The Irish Green Party confirms today whether it agrees to enter a coalition government with the two great national formations, the Christian Democrat Fine Gael (FG) and the centrist Fianna Fáil (FF), more than four months after the general elections.
The environmental group will announce this Friday the result of a vote among some 2,000 members on the Government Program agreed two weeks ago by the leaders of the three parties.
The green leadership needs at least 66% “yess,” while the simple majorities set in the FG and FF votes suggest that Christian Democrats and centrists will comfortably overcome this obstacle.
However, given the intense debate that the ecological bases have had during this process, the final result is not yet clear.
If all parties accept the government pact, the centrist leader and winner of the last elections, Micheál Martin, will present his candidacy for prime minister tomorrow Saturday in an emergency session of the Dublin Lower House (Dáil).
Otherwise, a period of uncertainty would open that could lead to the holding of new elections, as warned the head of the acting government, the Christian Democrat Leo Varadkar, who has insisted that “there is no plan B”.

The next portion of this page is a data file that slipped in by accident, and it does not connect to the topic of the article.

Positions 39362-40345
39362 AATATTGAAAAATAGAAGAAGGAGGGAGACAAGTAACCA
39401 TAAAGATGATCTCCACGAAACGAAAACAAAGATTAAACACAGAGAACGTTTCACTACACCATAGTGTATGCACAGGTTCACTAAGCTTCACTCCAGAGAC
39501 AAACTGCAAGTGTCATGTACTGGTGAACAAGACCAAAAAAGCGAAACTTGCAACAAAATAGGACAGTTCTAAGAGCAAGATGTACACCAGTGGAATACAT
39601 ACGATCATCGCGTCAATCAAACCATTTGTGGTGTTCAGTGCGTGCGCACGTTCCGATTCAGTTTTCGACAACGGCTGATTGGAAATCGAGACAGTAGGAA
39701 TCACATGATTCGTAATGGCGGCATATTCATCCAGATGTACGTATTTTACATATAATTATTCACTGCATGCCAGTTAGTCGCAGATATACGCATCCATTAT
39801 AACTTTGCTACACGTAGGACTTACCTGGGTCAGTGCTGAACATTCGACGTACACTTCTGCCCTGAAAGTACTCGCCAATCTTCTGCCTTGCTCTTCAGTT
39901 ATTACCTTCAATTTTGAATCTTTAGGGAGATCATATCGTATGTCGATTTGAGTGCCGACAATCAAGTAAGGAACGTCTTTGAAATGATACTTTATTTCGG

Martin and Varadkar have agreed to alternate the position of the “Taoiseach” (Prime Minister), while the green leader, Eamon Ryan, could stand as “number two” of this historic Executive, which would bring together the two parties that have met for the first time. Power has been distributed since the creation of this country and whose rivalry dates back to the Irish Civil War (1922-1923).
The FF obtained 38 of the 160 seats at stake in the past elections, by 35 of the FG and 37 of the leftist Sinn Féin, the former political arm of the already inactive Irish Republican Army (IRA), results that left everyone very far from the absolute majority.
Although it managed one less seat than the centrists, Mary Lou McDonald’s Sinn Féin was the most voted party and, consequently, took the initiative to form a progressive Government with other related minority forces and independent deputies, although it did not gather enough support.
In this context and in response to the urgency that the coronavirus crisis has injected, Varadkar and Martin decided to join forces to form an unprecedented coalition, after ruling out Sinn Féin for the relationship it had with the IRA during the past Northern Irish conflict and by its economic policies, which they brand as radical and dangerous for stability.